What’s more, you’ll need to compete with local manufacturers, too. More likely than not, there will be a local version of what you’re offering, some of outstanding quality, some not so much so. If you sell seeds, there’s Oscar Peman, if you sell milking machines, there’s Bossio, and so on. Can you really compete? How? Can you partner with a local company instead?

Argentina is not just Buenos Aires

And Buenos Aires is not just Palermo or La Boca.

We’ll be discussing this on our next post. To really get to know Argentina, you’ll need to travel a lot. An office in Buenos Aires is not enough. You need to get out there. Tucumán is your place for lemons, Córdoba for peanuts, Balcarce for potatoes, to name a few. The good thing about Argentina is that it’s rich in terms of produce and production systems, so you can start small, focusing on your strengths, on your niche, and growth from there.

Think about financing and stock.

“In Argentina, given the conditions already discussed, financing is a must. Your final client expects some sort of financing and the rest of the chain will work on that basis, too. Financing is not an after-thought, it’s not an added-extra, it’s an intrinsic part of doing business in Argentina”. He gives us the example of Agrofina, the agricultural inputs branch of mega group Los Grobo, which is currently offering 0% interest for 90-270 days depending on the supplier, with Santander cards. Make sure your potential distributor can offer finance, and discuss early on how and when they expect to pay you. Most banks in Argentina have “agro” or “rural” credit cards and credit lines, tied to particular suppliers/retailers, but it is not common to go to a bank and borrow money to pay for seeds or tractors, for example.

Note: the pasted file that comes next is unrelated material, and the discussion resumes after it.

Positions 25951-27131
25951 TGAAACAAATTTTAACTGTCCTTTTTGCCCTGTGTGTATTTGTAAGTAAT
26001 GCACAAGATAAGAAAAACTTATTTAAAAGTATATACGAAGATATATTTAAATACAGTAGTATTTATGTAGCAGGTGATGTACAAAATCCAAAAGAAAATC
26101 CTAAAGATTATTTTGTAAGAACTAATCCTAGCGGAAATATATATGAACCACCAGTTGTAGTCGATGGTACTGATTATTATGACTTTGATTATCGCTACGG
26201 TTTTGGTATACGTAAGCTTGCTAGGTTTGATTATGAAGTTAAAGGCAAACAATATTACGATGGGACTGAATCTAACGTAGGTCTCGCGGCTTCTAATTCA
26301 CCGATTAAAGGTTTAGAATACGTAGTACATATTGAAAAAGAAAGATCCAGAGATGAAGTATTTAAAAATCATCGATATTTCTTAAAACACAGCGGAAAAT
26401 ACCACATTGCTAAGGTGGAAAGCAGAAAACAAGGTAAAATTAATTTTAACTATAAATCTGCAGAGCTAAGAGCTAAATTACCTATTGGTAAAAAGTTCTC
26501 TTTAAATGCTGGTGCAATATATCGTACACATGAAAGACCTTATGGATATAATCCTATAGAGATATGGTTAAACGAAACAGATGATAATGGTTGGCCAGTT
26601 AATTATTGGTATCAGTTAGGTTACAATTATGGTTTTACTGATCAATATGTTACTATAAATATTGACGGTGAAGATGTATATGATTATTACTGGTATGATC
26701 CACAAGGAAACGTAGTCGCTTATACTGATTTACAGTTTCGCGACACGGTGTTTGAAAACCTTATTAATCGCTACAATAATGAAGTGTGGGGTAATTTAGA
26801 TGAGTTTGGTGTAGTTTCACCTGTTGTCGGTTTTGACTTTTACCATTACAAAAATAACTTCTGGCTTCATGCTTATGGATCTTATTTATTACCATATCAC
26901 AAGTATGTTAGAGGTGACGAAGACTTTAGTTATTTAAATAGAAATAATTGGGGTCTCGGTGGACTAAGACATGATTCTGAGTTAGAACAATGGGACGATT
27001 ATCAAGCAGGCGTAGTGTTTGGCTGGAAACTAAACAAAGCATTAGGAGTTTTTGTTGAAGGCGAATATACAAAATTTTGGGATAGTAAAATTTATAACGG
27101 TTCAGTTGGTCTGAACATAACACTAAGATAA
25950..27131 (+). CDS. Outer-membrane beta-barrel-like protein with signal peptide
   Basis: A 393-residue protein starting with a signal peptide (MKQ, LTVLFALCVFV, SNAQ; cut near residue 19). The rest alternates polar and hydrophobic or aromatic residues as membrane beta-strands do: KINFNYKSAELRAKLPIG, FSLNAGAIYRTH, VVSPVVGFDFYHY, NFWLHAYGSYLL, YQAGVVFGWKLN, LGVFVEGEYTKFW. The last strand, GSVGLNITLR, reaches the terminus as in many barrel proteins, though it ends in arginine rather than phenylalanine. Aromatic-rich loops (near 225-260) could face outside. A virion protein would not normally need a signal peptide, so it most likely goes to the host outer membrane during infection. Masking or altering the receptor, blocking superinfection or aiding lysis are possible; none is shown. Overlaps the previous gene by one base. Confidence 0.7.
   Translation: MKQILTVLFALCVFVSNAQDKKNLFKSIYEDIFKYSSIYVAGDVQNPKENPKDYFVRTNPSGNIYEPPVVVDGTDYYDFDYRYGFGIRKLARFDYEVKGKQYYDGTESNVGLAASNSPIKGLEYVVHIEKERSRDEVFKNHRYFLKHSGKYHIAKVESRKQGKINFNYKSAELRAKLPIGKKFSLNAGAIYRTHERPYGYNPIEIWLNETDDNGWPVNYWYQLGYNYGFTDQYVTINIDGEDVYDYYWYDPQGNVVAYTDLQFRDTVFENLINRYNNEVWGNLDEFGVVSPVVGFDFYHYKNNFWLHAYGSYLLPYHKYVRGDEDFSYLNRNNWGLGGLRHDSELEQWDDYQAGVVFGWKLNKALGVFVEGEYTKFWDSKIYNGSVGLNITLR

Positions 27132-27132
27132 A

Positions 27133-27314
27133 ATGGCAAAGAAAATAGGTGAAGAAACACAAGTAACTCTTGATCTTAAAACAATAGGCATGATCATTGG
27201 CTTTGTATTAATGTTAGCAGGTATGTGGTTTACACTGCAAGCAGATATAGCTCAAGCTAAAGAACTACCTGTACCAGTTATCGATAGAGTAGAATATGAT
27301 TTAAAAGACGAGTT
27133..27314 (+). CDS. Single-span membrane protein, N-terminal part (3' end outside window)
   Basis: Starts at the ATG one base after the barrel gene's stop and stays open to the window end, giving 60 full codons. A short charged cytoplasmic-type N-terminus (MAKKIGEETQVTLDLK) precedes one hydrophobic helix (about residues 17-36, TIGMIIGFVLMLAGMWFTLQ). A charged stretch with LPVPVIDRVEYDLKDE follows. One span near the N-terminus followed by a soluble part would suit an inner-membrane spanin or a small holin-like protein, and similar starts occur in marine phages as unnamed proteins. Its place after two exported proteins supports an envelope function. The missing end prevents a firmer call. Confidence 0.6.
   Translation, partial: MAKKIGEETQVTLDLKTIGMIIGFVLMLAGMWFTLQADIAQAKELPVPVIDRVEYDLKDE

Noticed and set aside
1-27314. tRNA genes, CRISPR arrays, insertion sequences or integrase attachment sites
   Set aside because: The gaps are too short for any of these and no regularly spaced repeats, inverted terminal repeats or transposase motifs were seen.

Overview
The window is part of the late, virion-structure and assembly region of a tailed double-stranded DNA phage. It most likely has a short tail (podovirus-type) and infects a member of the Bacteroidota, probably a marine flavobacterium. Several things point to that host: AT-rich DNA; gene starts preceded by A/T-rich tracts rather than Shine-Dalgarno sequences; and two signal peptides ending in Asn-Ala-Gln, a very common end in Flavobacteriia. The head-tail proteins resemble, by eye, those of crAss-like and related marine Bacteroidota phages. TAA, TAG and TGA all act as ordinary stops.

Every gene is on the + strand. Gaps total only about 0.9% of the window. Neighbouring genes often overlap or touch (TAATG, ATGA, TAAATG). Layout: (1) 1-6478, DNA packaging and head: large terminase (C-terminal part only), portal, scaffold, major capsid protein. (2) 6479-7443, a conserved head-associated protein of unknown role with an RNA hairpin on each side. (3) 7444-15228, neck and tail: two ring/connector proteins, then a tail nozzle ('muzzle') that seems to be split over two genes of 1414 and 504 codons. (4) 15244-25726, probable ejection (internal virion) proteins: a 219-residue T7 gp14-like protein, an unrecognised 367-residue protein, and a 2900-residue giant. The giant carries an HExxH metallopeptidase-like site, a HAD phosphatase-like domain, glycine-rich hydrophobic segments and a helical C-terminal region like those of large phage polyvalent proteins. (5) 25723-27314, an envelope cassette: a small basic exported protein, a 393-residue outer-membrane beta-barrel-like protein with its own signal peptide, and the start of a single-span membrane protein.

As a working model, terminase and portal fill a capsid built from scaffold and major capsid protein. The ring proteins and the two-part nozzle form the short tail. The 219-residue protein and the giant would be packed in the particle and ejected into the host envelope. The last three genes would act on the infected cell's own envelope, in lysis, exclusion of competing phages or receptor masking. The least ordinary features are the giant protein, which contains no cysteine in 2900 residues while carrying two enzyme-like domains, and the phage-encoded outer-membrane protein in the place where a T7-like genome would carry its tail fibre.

Also, because financing is expensive, and risks are high, distributors are very much against holding (significant amounts of) stock. Make sure you discuss this early on with a potential distributor.

Learn a bit of “macro” and a bit of politics…

Understanding the Argentinean economy is a must for doing business in the country. You need to know for example how a devaluation of the peso can affect you and everyone else in your chain. You need to understand what inflation means and what you can do about it. There are import and export restrictions, currency rates go up and down, farmers have lots of money to spend or none at all, it’s all cyclical. “The important thing here”, Matías suggests, “is working from the start on building customer loyalty, so that customers are still prepared to pay for your product when it becomes relatively more expensive due to macroeconomic circumstances”.

“More likely than not, you will be developing a niche, finding a solution for a real problem, a solution that doesn’t exist until now. If then you become more expensive in pesos, because of a devaluation, you could lose all your work to a cheap local competitor, so you need to work from day one on building that loyalty, so that all your initial investment is worthwhile”, Matías explains.

Similarly, politics are important, as we discussed here recently. “It’s just impossible to do business in Argentina without understanding this, it’s much more important here than in any other South American country, I’d say”, Matías explains. “Doing business in Argentina is often more about finance and macroeconomics than about technical specs”, he sums up.

Pictures: Revista Chacra